Wisconsin has two types of vehicular homicide: “homicide by negligent operation of a vehicle” and “homicide by intoxicated use of a vehicle.” Homicide by negligent operation is aptly defined as causing the death of another through criminally negligent operation or handling of a vehicle. And homicide by intoxicated use of a vehicle is where a motorist kills another person while driving intoxicated by drugs or alcohol.
Criminal negligence. A person acts with criminal negligence by doing something the person should realize creates a substantial and unreasonable risk of death or great bodily harm to another person.
Intoxicated. For purpose of the vehicular homicide statute, “intoxicated” means the driver:
This definition is the same as that for Wisconsin’s driving while intoxicated (DWI) laws.
(Wis. Stat. Ann. § § 939.25, 940.09, 940.10 (2017).)
The consequences of a Wisconsin vehicular homicide conviction depend on the circumstances. But generally, the possible penalties include:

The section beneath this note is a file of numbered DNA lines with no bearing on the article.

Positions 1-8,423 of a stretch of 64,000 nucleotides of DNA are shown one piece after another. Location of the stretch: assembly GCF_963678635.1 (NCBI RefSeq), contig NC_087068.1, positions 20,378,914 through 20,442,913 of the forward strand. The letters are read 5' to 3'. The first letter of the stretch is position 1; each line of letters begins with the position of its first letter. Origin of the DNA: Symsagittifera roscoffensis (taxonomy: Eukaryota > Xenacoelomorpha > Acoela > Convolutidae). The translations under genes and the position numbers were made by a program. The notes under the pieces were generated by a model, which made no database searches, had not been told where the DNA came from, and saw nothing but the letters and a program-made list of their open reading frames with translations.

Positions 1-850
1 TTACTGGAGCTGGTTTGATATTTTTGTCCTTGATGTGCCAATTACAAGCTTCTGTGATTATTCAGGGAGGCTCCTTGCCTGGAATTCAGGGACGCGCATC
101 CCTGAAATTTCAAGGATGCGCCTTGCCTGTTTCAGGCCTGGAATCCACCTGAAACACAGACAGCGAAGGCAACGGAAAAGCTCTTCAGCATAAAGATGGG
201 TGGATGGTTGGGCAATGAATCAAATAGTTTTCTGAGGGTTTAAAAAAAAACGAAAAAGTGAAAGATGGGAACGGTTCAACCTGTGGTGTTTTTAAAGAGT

A vehicular homicide conviction leads to a license revocation of at least one year. And, depending on the situation, the driver may have to install an ignition interlock device (IID).
(Wis. Stat. Ann. § § 343.31, 343.301, 940.09, 940.10, 939.50 (2017).)
HOW MUCH TIME WOULD YOU ACTUALLY SPEND IN JAIL?
Sentencing law is complex. For example, a statute might list a “minimum” jail sentence that’s longer than the actual amount of time (if any) a defendant will have to spend behind bars. All kinds of factors can affect actual punishment, including credits for good in-custody behavior and jail-alternative work programs.
If you face criminal charges, consult an experienced criminal defense lawyer. An attorney with command of the rules in your jurisdiction will be able to explain the law as it applies to your situation.
A vehicular homicide conviction can have serious consequences. If you’ve been arrested for vehicular homicide—or any other crime—get in contact with a criminal defense attorney right away. The facts of every case are different. An experienced defense attorney can explain how the law applies to the facts of your case and help you decide on the best course of action.